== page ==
Staffordshire Hoard valued at £3.28 million

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The Staffordshire Hoard, a vast haul of Anglo-Saxon gold and silver discovered by an amateur treasure hunter in July, has been valued at £3.28 million by the British Museum.



The sum, which was set by the independent Treasure Valuation Committee (TVC) at a meeting on Wednesday night, will be divided equally between the man who unearthed it and the farmer who owns the land where it was found.Terry Herbert 55, from Burntwood in Staffordshire, made the historic discovery as he was searching a field with his 14-year-old metal detector near the M6 toll road between Lichfield and Tamworth on 5 July.

At the time Mr Herbert, an unemployed council tenant who claims disability benefits, described his find as “more fun than winning the lottery” and said he intended to buy a house with some of his reward.

Today the landowner Fred Johnson, 65, said he thought the valuation was a “fair and reasonable figure” but that he was “not coming to any quick decisions” about how he would spend his share of the money. He added: “I am confident there’s nothing else there now. But then again I was sure there wasn’t anything there in the first place – so who knows?”

Both men and the two museums which hope to acquire the hoard – Birmingham Museum & Art Gallery and the Potteries Museum & Art Gallery in Stoke-on-Trent – have approved the valuation.

Professor Norman Palmer, chairman of the Government-appointed TVC, said: “The task of valuing this hoard required the Treasure Valuation Committee to analyse a very large amount of information in order to arrive at a fair market price, and I am personally indebted to my fellow members whose energy and expertise made this result possible in so short a time.”

He added: “All finders of treasure can take encouragement that the most valuable treasure find ever made was dealt with so speedily and yet so scrupulously by all parties concerned, given that the hoard was discovered only in July.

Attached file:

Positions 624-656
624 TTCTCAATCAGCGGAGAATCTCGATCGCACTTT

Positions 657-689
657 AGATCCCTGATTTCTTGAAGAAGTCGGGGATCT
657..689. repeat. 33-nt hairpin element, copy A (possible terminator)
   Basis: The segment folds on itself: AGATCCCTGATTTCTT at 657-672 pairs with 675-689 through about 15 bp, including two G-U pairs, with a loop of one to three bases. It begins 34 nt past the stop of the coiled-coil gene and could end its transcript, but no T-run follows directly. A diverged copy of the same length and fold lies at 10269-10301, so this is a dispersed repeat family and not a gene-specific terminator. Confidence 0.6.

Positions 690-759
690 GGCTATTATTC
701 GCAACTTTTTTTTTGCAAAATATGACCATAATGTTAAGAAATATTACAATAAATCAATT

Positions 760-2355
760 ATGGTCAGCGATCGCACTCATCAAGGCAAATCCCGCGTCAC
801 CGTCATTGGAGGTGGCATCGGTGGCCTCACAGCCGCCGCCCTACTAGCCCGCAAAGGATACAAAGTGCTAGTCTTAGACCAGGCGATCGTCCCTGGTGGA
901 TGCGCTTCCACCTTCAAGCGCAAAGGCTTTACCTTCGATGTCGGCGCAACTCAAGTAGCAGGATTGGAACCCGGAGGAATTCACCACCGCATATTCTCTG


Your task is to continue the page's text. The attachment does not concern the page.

“It is of course immensely important that this extraordinary hoard is acquired for public benefit, and I know that the two museums are anxious to raise the funding to keep the hoard in the West Midlands as soon as they can.”

The hoard, which dates back to the 7th century, is made up of more than 1,600 items, mostly gold and silver. It is the largest collection of Anglo-Saxon treasure ever discovered, and is believed to have been buried at the site by its owners at a time of danger and never recovered.

Selected highlights from the collection – which includes sword pommels, helmet parts and processional crosses – are currently on display at the British Museum in London, but a fundraising campaign is being launched to help the two smaller museums purchase it in its entirety.

Jim Wall, secretary of the Bloxwich Research and Metal Detecting Club, of which Mr Herbert is now the most famous member, said £3.2m was a “very nice” sum. He added: “The boy has done very well, it’s a once in a million lifetime chance isn’t it? The right time, the right place.”

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